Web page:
Oman Air’s 2016 financial results.

Oman Air has issued its 2016 financial statement.

Oman Air’s chairman H.E. Darwish bin Ismail bin Ali Al Balushi highlighted the introduction of 4 new Boing 737-800s which will give a total of 47 aircraft within the fleet. This lead to a total of 7.7million passengers using Oman Air,

Oman Air over Azaiba in Muscat
Oman Air over Azaiba in Muscat

an increase of 21% over 2015 with an increase in available ‘seat kilometres’ by 20% to 24.8billion. They note that the overall revenue per kilometre flown fell by 17%, due to ‘external factors’ though disappointingly these were not detailed given that this is a large drop.

Revenues on scheduled services both domestic and international increased from Rial Omani 467,712 million in 2015 to Rial Omani472,443 million in 2016 an increase of just over 1% (see above for the increase in capacity needed to achieve this). Net expenditures increased from Rial Omani 534,163million in 2015 to 592,527million in 2016 (a rise of just over0.9%) through a general lift in lease, depreciation and employee overheads. The final profit and loss statement for the year showed a loss in 2016 of Rial Omani 129.812million up from Rial Omani 86.368million in 2015.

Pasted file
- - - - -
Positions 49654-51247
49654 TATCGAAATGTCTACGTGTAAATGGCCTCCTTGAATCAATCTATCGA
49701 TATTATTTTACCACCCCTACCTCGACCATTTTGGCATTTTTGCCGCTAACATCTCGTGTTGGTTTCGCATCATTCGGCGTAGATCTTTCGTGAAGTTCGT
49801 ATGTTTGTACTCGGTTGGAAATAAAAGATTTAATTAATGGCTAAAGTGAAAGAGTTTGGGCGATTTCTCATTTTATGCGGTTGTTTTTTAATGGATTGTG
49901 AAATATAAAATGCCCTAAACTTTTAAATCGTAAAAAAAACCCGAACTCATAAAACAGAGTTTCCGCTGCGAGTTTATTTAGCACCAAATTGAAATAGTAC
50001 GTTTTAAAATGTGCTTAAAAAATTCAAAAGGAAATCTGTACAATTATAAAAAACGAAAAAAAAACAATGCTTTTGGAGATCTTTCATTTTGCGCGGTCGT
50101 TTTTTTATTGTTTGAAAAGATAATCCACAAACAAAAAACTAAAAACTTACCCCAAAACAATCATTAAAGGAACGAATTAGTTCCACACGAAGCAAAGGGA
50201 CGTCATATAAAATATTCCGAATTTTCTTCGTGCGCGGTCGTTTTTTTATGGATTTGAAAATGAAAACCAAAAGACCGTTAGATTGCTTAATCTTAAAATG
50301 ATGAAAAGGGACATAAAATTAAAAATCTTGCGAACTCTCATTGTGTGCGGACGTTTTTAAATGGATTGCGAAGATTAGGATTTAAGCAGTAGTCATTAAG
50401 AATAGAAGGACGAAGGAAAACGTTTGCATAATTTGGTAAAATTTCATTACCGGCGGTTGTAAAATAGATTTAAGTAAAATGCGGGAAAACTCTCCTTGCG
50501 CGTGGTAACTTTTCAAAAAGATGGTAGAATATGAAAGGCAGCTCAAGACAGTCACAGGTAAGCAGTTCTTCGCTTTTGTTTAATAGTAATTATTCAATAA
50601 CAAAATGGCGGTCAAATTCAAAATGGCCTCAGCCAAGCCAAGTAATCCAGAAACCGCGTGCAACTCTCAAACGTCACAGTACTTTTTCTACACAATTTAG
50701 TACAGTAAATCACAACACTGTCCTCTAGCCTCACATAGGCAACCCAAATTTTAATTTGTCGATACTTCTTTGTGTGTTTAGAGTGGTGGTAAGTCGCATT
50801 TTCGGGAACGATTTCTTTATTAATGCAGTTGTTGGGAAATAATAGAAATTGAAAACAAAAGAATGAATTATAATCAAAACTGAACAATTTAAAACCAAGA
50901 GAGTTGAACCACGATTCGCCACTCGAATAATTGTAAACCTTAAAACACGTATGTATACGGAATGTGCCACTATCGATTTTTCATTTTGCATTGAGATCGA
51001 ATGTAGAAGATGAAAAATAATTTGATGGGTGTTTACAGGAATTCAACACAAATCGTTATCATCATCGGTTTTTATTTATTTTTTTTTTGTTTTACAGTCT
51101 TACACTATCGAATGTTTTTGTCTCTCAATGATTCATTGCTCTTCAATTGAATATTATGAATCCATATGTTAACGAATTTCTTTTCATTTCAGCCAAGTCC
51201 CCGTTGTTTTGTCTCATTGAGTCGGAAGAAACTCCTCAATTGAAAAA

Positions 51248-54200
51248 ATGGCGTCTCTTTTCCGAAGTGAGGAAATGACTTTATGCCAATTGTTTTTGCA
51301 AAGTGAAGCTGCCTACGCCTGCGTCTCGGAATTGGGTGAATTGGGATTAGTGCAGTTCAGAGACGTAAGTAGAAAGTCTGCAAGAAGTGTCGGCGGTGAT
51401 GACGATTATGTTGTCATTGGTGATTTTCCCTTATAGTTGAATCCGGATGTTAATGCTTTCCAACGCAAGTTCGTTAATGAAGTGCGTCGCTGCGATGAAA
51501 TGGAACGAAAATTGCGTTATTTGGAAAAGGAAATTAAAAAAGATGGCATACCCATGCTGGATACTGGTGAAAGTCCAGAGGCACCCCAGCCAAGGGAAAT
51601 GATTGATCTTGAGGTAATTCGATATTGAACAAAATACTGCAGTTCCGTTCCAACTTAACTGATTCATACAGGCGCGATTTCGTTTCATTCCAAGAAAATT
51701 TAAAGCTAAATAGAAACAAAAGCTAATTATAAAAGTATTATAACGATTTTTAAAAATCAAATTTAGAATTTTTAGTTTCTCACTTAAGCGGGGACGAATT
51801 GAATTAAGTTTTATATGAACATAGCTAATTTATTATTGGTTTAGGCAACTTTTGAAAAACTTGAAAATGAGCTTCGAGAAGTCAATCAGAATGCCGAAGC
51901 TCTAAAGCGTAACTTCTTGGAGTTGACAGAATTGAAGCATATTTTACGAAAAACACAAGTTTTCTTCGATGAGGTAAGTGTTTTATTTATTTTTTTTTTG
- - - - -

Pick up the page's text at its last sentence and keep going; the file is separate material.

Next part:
Oman Air Profit and Loss 2016
Oman Air Profit and Loss 2016

The increase in fleet was alongside an increase in destinations including China and increased frequency into France and Britain. Paul Gregorowitsch Oman Air’s CEO noted that the airline has contributed to Oman’s economy by close to Rial Omani 600 million (up from Rial Omani 420 in 2014), a figure that they expect to rise to Rial Omani 990 million in 2017. Though given that they made a loss it would be interesting to know how the figures were arrived at.

The company noted the number of awards won in 2016 and say that they are well placed to continue with expansion plans and to grow Oman Air’s contribution to the economy.

Though not mentioned in the report the new Oman airline Salam Air commenced operations on 30th January 2017. Salam Air is owned through a holding company ASAAS, which itself is owned by various Oman government entities, therefore the two airlines share a common ultimate ownership which is the Oman Governmemt. Salam Air will compete with Oman Air on internal flights and a limited number of international short haul flights. The impact on Oman Air will be limited in the short term by the capacity of Salam Air , which currently has 3 leased Airbus A320-200s.

Author: Tony Walsh

Book author including the current Bradt guide to Oman